What is it with these big beasts of the BBC? Are they now so full of themselves that they think they can get away with anything, insult anyone, and expect no one to come back against what they say? Or are they so insulated by their sense of their own importance that no one can any longer say, look, Andrew, isn’t it time to step away from the keyboard?

Having seen the raw and unvarnished behaviour of both Neil and Marr up close, any trust I had for their reporting of Germany (in the case of Neil) and Brexit (in the case of Marr) is irreparably damaged. And their enduring prominent role at the BBC diminishes the Corporation as well. Far from bringing the BBC’s journalists closer to the broadcaster’s audiences it instead reveals biases, arrogance, a flippant approach, and a lack of professionalism, that would never dare be seen on screen.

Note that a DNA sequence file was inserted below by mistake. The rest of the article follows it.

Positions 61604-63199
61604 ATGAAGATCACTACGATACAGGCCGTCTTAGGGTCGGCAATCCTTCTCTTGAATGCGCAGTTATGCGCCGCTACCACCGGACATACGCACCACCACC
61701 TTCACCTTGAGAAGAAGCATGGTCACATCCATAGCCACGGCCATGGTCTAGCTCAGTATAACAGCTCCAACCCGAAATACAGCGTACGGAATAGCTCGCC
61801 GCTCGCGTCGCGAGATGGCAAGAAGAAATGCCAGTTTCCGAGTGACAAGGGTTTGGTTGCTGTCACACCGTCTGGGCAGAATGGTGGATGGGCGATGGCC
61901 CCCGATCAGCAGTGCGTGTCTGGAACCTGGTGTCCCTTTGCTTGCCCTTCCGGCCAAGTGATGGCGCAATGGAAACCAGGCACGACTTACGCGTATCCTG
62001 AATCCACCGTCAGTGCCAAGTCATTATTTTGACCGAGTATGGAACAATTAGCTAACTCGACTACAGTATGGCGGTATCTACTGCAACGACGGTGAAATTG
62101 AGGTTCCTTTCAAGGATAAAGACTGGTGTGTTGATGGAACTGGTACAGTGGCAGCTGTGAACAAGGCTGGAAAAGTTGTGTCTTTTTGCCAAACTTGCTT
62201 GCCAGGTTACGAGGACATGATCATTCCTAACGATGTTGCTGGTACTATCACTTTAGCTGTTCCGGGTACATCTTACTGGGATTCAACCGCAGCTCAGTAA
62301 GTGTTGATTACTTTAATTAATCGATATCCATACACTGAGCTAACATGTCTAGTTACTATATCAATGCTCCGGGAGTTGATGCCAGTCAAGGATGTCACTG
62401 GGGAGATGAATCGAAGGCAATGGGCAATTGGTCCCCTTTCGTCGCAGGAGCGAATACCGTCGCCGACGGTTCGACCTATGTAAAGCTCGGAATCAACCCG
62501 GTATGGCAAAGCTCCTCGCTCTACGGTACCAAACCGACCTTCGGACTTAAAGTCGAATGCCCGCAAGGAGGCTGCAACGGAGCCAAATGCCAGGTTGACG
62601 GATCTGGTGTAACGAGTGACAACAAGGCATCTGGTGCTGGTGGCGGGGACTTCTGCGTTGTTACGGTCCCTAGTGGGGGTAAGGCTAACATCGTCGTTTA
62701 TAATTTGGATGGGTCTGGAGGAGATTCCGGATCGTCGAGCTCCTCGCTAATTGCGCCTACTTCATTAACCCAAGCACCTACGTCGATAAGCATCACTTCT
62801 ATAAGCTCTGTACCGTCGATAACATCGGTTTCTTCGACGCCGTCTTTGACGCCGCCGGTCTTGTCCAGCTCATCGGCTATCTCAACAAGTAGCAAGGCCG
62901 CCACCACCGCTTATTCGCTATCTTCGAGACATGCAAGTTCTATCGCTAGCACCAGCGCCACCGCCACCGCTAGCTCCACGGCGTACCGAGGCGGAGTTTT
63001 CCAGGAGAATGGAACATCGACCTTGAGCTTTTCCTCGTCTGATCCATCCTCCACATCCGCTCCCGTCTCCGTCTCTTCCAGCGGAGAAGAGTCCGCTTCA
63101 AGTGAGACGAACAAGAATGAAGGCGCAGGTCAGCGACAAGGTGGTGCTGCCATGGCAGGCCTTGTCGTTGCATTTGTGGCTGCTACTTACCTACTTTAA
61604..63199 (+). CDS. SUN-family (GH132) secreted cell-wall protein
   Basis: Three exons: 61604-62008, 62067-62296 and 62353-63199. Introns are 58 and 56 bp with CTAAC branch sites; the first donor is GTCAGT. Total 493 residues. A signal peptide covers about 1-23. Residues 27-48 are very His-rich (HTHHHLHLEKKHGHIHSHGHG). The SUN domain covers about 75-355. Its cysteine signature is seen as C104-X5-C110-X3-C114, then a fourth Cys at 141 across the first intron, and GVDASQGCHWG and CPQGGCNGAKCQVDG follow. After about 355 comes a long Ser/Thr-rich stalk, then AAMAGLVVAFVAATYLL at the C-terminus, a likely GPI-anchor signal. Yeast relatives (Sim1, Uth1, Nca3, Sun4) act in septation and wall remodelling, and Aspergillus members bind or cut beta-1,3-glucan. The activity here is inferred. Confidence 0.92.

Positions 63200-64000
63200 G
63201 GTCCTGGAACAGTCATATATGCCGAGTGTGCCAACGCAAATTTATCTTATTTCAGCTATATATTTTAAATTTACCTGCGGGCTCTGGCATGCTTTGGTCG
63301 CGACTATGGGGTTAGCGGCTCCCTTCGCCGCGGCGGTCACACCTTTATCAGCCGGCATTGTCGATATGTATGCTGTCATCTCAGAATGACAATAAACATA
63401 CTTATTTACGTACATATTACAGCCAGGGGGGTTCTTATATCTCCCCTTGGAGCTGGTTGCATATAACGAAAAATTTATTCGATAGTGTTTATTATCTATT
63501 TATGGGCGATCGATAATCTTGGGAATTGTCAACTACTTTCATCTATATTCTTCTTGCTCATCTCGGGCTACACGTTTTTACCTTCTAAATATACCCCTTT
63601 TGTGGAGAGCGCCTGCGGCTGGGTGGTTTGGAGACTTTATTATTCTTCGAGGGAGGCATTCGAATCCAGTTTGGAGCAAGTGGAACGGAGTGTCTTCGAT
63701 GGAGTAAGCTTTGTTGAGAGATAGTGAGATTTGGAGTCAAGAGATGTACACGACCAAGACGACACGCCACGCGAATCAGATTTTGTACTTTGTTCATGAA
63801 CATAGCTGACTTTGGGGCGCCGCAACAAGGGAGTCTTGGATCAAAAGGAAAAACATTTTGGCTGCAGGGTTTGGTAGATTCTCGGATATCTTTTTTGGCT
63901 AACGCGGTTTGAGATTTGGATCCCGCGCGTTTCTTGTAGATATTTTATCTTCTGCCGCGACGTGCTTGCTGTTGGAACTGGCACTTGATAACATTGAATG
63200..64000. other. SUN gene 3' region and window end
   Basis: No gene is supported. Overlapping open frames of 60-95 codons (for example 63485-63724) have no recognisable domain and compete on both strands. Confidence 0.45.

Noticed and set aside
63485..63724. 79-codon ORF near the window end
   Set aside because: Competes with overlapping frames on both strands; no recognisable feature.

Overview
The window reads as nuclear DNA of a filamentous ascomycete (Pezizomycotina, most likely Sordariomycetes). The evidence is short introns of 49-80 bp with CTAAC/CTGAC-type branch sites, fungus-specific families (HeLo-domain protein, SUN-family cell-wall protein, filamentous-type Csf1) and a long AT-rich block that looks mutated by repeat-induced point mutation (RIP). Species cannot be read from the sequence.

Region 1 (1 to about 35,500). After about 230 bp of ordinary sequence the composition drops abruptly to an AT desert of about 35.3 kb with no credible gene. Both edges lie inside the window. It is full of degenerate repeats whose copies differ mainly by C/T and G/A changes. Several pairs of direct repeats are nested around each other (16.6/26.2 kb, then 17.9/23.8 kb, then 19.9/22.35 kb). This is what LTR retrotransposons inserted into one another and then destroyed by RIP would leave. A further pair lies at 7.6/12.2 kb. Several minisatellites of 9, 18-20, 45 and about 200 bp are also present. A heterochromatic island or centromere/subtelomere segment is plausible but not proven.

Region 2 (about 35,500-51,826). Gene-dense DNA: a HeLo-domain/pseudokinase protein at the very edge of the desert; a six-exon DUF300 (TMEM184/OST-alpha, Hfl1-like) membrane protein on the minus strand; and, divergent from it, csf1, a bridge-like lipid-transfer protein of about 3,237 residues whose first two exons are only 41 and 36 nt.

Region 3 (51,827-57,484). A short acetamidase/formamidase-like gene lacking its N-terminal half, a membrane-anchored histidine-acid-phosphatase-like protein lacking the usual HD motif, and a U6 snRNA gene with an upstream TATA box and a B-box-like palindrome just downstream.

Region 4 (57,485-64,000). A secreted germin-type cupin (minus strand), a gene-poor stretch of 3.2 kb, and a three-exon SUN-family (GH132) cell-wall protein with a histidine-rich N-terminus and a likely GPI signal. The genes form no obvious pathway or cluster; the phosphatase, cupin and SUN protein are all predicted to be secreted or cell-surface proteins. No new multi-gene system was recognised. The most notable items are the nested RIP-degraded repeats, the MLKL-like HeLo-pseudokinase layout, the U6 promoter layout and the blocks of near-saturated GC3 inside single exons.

What do I learn personally from the episodes? That keeping calm, using measured vocabulary, and relentlessly and determinedly pursuing an issue can indeed lead to a good result. Yet all the while with the slightly sour aftertaste that the BBC, the broadcaster that shaped my childhood, is not what it was.


  1. Brian Watson

    Good to see you besting the beast .

  2. Stephen McElroy

    The BBC is in existential crisis; it’s once-revered integrity now undermined by the big beasts of dogmatic neoliberalism and anachronistic (Or is it parachronistic?) imperialists.
    Or just maybe, we are seeing the underbelly of the British Establishment; once hidden; now exposed.
    Stephen McElroy

  3. Jon, you are absolutely correct, the BBC is nothing more than an institutionally corrupt, third rate propaganda outlet for a morally bankrupt British establishment. The BBC’s employees, such as Andrew Neil and Andrew Marr, reflect that biased, corrupt, arrogant, right wing, establishment viewpoint.

  4. donnywho

    Great piece.

    But you really do not get the full force of their despite.